Tom Barrack, a friend of former President Donald Trump who served as his inaugural committee chair, took the stand in his own defense in New York federal court in Brooklyn on Monday to oppose charges he was trying to cash in on his ties to the United States. – then president by acting as an unregistered foreign agent for the United Arab Emirates.
Barrack, a California billionaire, testified that his private equity fund, Colony Capital, did major business with countries in the Middle East other than the UAE, including Qatar and Kuwait.
Asked if he could have agreed to act as the agent of just one investor, Barrack said that would be “impossible” because it would sour other investors in his multi-billion dollar fund, giving them the impression that “if you them, you’re not going to act for us.”
He also answered questions from his attorney about his decades-long friendship with Trump, a relationship he said ended up being “disastrous” for him. When asked for an example, Barak said, “I’m sitting with all of you today.”
Barrack said he had high hopes that he could influence Trump’s view of Middle East policy, and that Trump would sow some of his divisions after taking office. “I thought he was going to switch, this rhetoric … the style was something that I and others didn’t appreciate,” Barrack said. “I thought he would just change.”
When Trump did not reverse his language, Barrack said his publicly traded company paid the price for his public ties to the president. “Owners of public shares vote with their feet,” he said. “It was a nightmare.”
Barrack, 75, is accused of acting as an unregistered foreign agent and lying to the FBI. Prosecutors allege he used his friendship with Trump to “illegally” allow UAE government officials access to the then president and senior administration officials, then lied to federal agents about his actions.
Prosecutors largely built their case against Barrack and his former assistant, Matthew Grimes, by showing jurors hundreds of their text and email messages to an Emirati businessman named Rashid Al Malik, whom prosecutors have described as their go-between for transactions with Emirati officials.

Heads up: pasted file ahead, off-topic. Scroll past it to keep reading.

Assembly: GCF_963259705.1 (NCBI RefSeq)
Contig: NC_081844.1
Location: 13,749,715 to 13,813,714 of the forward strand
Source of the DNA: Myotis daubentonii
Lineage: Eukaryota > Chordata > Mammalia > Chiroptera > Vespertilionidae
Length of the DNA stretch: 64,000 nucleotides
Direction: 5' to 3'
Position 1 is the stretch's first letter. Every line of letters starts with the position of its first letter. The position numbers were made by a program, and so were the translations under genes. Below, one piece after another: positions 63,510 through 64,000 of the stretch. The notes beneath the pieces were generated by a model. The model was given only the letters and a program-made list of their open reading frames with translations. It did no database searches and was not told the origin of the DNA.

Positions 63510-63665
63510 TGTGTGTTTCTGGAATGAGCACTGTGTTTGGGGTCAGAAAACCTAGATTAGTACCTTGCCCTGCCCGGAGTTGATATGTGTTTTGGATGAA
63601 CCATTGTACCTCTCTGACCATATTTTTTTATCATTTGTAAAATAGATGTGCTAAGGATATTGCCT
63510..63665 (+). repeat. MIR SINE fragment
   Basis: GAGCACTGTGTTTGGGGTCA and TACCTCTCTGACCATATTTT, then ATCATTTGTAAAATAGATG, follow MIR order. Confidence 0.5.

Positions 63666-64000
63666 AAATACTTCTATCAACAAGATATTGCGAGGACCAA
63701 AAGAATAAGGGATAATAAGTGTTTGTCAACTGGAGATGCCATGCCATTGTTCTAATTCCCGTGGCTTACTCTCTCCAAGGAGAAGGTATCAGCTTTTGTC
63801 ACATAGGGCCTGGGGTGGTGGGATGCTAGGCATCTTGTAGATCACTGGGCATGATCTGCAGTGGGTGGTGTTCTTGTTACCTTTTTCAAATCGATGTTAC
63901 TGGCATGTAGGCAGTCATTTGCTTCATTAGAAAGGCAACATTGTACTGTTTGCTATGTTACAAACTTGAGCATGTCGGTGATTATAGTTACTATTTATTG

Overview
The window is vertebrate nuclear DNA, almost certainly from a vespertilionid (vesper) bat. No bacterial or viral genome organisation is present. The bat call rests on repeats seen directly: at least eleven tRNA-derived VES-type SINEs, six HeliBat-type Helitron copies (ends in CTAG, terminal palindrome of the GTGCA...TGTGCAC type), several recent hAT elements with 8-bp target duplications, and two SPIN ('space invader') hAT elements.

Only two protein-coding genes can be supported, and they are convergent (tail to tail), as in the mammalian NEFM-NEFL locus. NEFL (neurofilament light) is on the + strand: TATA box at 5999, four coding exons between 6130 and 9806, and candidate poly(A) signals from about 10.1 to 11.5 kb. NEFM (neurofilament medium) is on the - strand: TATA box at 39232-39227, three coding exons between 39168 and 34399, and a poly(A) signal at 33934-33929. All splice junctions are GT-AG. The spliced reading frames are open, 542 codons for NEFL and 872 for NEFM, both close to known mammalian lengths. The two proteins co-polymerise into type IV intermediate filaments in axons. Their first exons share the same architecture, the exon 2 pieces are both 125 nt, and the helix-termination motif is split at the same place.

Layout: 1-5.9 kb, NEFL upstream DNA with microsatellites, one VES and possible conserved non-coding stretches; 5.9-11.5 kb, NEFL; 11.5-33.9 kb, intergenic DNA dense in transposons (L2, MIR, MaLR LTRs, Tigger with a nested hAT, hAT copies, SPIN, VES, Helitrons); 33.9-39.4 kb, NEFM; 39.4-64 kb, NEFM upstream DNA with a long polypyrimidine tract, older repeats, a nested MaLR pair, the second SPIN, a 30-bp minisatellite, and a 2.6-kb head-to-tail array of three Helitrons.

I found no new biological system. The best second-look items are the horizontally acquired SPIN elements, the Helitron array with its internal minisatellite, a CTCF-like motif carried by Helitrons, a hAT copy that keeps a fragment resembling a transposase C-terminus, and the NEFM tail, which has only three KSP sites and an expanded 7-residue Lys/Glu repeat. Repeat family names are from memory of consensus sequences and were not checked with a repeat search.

The posts showed Emirati officials giving Barrack feedback on what he should say in TV interviews and input on what Trump should say about energy policy in a 2016 campaign speech.
Prosecutors said UAE officials also pressed Barrack for details about who Trump would choose for various high-level positions, including CIA director and in the ministries of foreign affairs and defense.
Barrack’s lawyers have said their client is his own husband and did what he thought was right – not act as an Emirati agent.
In a lawsuit filed Monday, Barrack asked the judge to acquit him before the case goes to jury because the government “has failed to demonstrate that Mr. Barrack ever entered into an agreement to serve under the direction or control of the UAE Even viewed in the most favorable light for the government, the evidence only shows that the ‘UAE’ sometimes asked Mr. Barrack to do something, or consider doing something, and Mr. Barrack then decided for himself whether he it would or wouldn’t.”
In their opening arguments on Sept. 21, Barrack’s lawyers noted that their client broke with the UAE over a blockade against Qatar – a claim supported by the former finance minister. Steven Mnuchin, who testified on behalf of Barrack last week. He said Barrack had pushed him to convince Trump to support Qatar in a blockade over the UAE.
Trump took to social media in defense of Barrack Sunday night, calling him a “highly respected businessman whose DREAM was to see PEACE IN THE MIDDLE EAST, a very good and noble cause.”
Trump said the “armed” Justice Department “accused him of being a UAE foreign agent, which I don’t believe he was.”
“He NEVER spoke to me about ‘speech’ and what to say on this subject,” Trump added in his Truth Social post. “He is being unfairly prosecuted just because he is a supporter of ‘Trump’.”